On fixing dead locks
Dead locks in “oversynchronized” code and data races provoked by “undersynchronized” code are serious issues in parallel programming. Typically, they appear as volatile, hardly reproducible bugs in multi-threaded applications, and often remain undiscovered during QA. After shipping software products, such issues bite the end users and significantly increase the maintenance cost.
The main reason of such “volatility” is that non-deterministic thread scheduling may produce billions of program execution states and only a few of them are erroneous. As a result, it is tough to meet the conditions necessary to stably reproduce the bugs with stress tests.
As known from practice, altering the picture of thread scheduling, for example by improving code performance, may help reveal such latent issues. In the case of Java, it may be done by running the application not only on the standard JRE, but also on other JVMs which may provide higher execution speed.
Charles O’Dale from Senomix Software Inc. kindly agreed to write down such case occurred when testing a client-server application featuring heavy multi-threading. Senomix is a long-term Excelsior’s customer using Excelsior JET, a Java SE 6 JVM with AOT compiler. Native pre-compilation of Java code often provides better performance as compared to traditional JIT-based JVMs, especially on application startup. Here goes the Senomix’ story.
By Charles O’Dale
Senomix Software Inc.
As part of the development process of Senomix Time Tracking, our networked software, a number of automated tests have been created to stress-test the system and ensure any one-in-a-million threading race conditions will be caught before release. In a typical test, test client applications are left to ‘attack’ our application’s server over the course of a few hours and simulate the amount of traffic the system could expect to see over a few centuries of real-time use. If the server continues to operate through that stress test without any difficulties, we can then conclude it will be able to smoothly run through any peak-period traffic an office will experience. The server program is then packaged up as an Excelsior JET executable and tested again before being distributed to our customers for installation.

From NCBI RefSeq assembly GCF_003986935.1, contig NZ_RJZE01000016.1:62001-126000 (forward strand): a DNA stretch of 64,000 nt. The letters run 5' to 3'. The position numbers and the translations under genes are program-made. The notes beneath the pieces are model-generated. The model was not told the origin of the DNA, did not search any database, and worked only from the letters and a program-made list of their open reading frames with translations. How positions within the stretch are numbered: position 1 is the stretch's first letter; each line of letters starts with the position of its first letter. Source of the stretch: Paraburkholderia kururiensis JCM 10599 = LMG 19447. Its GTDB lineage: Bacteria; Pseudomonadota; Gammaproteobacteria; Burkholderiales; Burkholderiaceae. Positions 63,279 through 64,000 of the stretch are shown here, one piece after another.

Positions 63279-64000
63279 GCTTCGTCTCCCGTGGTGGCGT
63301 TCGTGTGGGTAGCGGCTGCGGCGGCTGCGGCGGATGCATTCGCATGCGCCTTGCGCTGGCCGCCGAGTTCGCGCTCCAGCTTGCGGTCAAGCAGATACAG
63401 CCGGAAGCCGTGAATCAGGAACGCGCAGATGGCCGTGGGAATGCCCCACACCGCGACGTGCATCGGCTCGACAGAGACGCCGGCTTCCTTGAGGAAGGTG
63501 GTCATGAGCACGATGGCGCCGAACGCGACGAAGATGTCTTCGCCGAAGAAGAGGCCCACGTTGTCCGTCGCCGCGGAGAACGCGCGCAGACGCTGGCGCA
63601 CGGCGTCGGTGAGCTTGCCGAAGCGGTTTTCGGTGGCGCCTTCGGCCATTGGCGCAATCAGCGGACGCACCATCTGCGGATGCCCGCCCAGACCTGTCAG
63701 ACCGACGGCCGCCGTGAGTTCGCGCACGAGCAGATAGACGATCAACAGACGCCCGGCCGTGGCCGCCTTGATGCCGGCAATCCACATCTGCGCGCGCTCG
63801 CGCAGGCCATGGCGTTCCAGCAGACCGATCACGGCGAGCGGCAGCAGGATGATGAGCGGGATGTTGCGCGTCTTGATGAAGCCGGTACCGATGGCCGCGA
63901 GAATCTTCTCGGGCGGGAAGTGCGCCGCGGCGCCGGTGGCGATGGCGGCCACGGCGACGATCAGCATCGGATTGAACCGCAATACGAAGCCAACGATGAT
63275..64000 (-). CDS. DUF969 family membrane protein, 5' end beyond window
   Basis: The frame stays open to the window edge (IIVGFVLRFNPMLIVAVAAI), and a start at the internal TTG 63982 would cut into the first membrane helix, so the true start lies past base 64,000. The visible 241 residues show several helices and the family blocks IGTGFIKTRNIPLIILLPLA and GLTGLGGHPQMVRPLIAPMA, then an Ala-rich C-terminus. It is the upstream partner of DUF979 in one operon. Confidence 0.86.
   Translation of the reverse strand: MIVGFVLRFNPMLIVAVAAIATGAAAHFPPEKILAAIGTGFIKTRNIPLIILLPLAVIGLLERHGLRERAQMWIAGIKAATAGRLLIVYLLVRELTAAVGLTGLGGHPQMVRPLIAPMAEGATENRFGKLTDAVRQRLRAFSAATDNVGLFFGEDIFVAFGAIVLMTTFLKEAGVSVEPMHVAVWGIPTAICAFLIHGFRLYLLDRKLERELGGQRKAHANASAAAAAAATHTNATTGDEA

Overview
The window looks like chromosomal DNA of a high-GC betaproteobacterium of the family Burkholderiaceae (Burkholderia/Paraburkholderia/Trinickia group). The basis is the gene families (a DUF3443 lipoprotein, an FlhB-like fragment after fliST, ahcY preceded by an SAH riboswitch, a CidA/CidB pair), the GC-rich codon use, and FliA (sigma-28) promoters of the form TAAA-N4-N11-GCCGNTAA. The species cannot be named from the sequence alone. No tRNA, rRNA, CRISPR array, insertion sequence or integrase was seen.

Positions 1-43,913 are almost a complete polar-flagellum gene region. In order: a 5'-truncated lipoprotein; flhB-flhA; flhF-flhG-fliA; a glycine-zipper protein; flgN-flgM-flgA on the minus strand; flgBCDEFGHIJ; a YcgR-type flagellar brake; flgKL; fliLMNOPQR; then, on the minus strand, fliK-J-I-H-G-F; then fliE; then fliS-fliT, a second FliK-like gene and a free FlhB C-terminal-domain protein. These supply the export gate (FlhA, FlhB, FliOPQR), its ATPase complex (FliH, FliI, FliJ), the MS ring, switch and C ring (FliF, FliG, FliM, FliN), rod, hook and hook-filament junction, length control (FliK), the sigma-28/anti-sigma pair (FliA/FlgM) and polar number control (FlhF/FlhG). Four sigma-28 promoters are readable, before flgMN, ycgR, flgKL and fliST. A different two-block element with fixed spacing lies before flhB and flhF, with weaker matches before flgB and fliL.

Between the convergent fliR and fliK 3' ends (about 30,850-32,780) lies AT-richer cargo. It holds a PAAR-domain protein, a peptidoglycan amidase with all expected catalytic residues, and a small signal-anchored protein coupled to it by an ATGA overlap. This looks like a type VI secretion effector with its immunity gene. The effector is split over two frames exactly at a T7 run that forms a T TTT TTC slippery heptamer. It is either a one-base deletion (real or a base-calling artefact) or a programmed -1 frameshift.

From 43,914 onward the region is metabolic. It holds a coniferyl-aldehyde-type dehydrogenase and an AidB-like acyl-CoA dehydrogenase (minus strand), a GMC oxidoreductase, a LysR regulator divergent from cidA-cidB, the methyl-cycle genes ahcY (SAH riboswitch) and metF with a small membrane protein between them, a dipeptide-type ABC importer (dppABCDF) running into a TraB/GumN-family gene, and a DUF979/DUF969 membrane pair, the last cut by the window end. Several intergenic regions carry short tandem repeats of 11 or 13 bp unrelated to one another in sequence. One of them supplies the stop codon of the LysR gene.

Our problem occurred when performing this final set of tests for the latest version of our system with the executable compiled under Excelsior JET. Although the Java .jar version of our server program was able to handle any amount of network traffic our tests could throw at it when run against Sun’s JRE, the JET-compiled executable would freeze within a few minutes, with the application halting at a seemingly random location in the code on every interruption.
Under normal circumstances we would conclude that a new race condition had been discovered and go about correcting it. However, every test run against the pure Java version of our server would perform flawlessly when operated on Sun’s JRE — only tests run against the JET-compiled executable resulted in failure. After implementing every check we could think of to prevent deadlock in the executable program’s threads, we concluded there must be a problem with JET and set about informing Excelsior of the issue.
Our test environment made duplicating this problem a straight-forward process, and the test applications and troublesome Java server jar were sent along by e-mail to Excelsior for review. Excelsior’s support team were then able to use their test environment to duplicate the problem we were seeing in the executable and set about identifying the underlying cause.
It turned out the problem was in our own code after all! A newly created thread involved in communication had its run method mistakenly set to be synchronized, with that declaration causing a deadlock in the faster code generated by the JET compiler.
After correcting that mistaken declaration of:
public synchronized void run()
public void run()
The JET-compiled executable ran flawlessly, with the program demonstrating the same reliability as our standard Java jar file.
If our system’s server application only ever operated as a standard Java jar, it’s unlikely we would ever encounter a problem with this code (as the conditions required to bring about the deadlock would truly be a one-in-a-billion event). However, the improved efficiency of the Excelsior JET
executable increased thread speed just enough to bring this problem to light.
If another office experienced a similar condition, with a Java program operating fine but failing once compiled into an JET executable, we would recommend they find a way to duplicate the problem with a similar reproducible test. If internal examination of that problem code could not identify the source of the difficulty, forwarding that test to Excelsior’s support team for their review may provide helpful insights similar to those which Excelsior delivered to us.
Excelsior JET JVM: product info
A Tale of Four JVMs and One App Server: yet another article on revealing latent bugs by testing with different JVMs